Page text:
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Solomon Islands voters go to polls with China’s influence in focus

Solomon Islanders queue up to vote outside a polling station in Honiara on Wednesday
Solomon Islanders queue up to vote outside a polling station in Honiara on Wednesday - Copyright AFP Saeed KHAN
Solomon Islanders queue up to vote outside a polling station in Honiara on Wednesday - Copyright AFP Saeed KHAN

Solomon Islanders began voting Wednesday in an election that could reshape regional security, with citizens effectively choosing if their Pacific nation will deepen ties with China.

Prime Minister Manasseh Sogavare has pledged to further bolster relations with Beijing if he is re-elected, while his main challengers want to wind back China’s growing influence.

Swelling crowds gathered early outside guarded election booths in the capital Honiara, pouring in to cast their ballots when voting opened at 7:00 am local time.

Honiara lawyer Eddie Toifai, in his 40s, said a long-promised flood of Chinese aid had failed to make life better in one of the world’s least-developed nations. 

“We have severed ties with Taiwan and we have developed ties with China,” he told AFP, while tramping through a muddy lot to cast his ballot.  

“For me, I was hoping that would bring change to this country, but I’m yet to see that happen.”

Shading herself under an umbrella, teacher Hilda Nuake, 49, was fretting about the dilapidated state of basic services and the nation’s health system.  

“Many times we run short of medicine and places for sleeping (in hospitals). We just sleep on the floor,” she told AFP. 

It was a common refrain — Wilma Junior feared her children faced a bleak future without a change of government. 

“I want scholarships for my children to study but there is nothing there. I have to tell my daughter she is better off just getting married. Finding a husband.”

Voting day is an immense logistical challenge in Solomon Islands, a nation of some 720,000 people spread across hundreds of volcanic islands and coral atolls.

Ballot boxes and voting papers have been despatched by boat, plane and helicopter to the many far-flung villages that make up the “Hapi Isles”.

Teams of international observers are on hand to watch over voting in a nation where elections frequently spell trouble. 

Police from Australia, New Zealand and Papua New Guinea are on the ground to help the stretched local forces keep the peace. 

Preparing for the prospect of violence after the vote, the Chinese embassy in downtown Honiara hastily erected a temporary steel fence out front this week. 

It is the first election since Solomon Islands severed diplomatic ties with Taiwan in 2019, giving its backing to Beijing’s “One China” principle instead.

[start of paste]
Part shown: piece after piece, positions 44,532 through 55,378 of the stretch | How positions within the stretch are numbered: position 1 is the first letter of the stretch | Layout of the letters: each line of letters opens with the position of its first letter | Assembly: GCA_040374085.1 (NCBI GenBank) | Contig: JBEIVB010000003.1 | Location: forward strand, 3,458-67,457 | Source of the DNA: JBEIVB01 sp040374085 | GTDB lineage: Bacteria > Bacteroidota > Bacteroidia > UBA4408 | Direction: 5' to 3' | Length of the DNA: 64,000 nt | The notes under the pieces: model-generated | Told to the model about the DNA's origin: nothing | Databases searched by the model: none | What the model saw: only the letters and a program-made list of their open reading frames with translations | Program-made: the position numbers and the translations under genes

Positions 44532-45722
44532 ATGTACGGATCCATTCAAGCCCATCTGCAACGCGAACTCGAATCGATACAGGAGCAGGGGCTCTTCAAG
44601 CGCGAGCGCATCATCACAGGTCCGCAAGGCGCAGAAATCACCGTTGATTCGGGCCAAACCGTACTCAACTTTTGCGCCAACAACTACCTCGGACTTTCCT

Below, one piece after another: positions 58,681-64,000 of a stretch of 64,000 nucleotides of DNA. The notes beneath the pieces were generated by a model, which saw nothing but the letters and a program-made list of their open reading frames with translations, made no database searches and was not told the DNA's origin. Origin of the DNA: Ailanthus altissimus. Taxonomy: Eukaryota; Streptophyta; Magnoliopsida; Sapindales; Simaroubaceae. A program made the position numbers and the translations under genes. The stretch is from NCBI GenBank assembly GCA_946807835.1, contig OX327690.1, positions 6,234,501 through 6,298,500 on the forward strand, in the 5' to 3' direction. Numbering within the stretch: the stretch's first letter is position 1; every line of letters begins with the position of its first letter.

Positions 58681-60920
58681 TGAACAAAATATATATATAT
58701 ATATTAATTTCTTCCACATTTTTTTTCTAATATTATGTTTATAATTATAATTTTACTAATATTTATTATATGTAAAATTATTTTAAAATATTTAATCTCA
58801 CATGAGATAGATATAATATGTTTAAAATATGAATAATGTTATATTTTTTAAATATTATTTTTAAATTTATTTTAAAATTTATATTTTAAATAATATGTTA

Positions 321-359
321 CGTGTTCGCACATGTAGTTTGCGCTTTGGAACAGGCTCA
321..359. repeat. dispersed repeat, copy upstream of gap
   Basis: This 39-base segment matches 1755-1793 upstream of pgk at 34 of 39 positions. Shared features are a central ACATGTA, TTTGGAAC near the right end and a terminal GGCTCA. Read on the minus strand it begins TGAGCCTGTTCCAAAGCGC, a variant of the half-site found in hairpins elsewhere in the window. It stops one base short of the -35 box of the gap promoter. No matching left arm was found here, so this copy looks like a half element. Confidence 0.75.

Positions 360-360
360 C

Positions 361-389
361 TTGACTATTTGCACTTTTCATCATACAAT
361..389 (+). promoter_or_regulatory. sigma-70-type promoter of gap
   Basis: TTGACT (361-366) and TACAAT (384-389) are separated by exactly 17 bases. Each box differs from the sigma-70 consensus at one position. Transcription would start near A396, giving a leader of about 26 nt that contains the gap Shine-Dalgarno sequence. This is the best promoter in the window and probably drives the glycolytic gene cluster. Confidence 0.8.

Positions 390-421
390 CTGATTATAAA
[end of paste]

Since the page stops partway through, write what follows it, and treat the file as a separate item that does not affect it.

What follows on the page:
– Security fears –

Solomon Islands has veered into China’s orbit under the mercurial Sogavare, who signed a security pact with Beijing in 2022. 

Although the final details are murky, Australia and the United States fear the pact is the first step towards a permanent Chinese military base in the South Pacific.

Sogavare’s main rivals include Peter Kenilorea, a former United Nations lawyer who wants to abolish the China pact. 

Human rights campaigner Matthew Wale and economist Gordon Darcy Lilo — a former prime minister — are among other prominent opposition figures.

Government critic and opposition figurehead Daniel Suidani, a former provincial premier, labelled China’s actions “alarming” in the lead-up to election day. 

“During these past five years, there have been so many things that China was involved in. It’s really alarming at the moment,” he told AFP.

– Chinatown torched –

Sogavare’s embrace of Beijing in 2019 partly fuelled a wave of anti-government riots that tore through the Chinatown district in the capital Honiara.

Violence returned in 2021, when angry mobs tried to storm parliament, torched Chinatown and attempted to raze Sogavare’s home.

Solomon Islands’ elections are peculiar in that voters do not choose their prime minister.

Instead, they elect representatives who negotiate behind closed doors to form a ruling coalition and pick a leader.

The coalition process can sometimes run on for weeks before the nation is finally presented with a government and a prime minister.

Elections are always boisterous, often tumultuous and sometimes violent. 

In 2000, then-prime minister Bart Ulufa’alu was forced to resign after he was kidnapped by gunmen. 

International peacekeepers were deployed to quell post-election violence in 2006, with premier Snyder Rini pushed out of office after eight days.

Honiara residents have frequently cited creeping poverty and the lack of jobs as their main issues in the lead-up to polling day.

Written By

With 2,400 staff representing 100 different nationalities, AFP covers the world as a leading global news agency. AFP provides fast, comprehensive and verified coverage of the issues affecting our daily lives.

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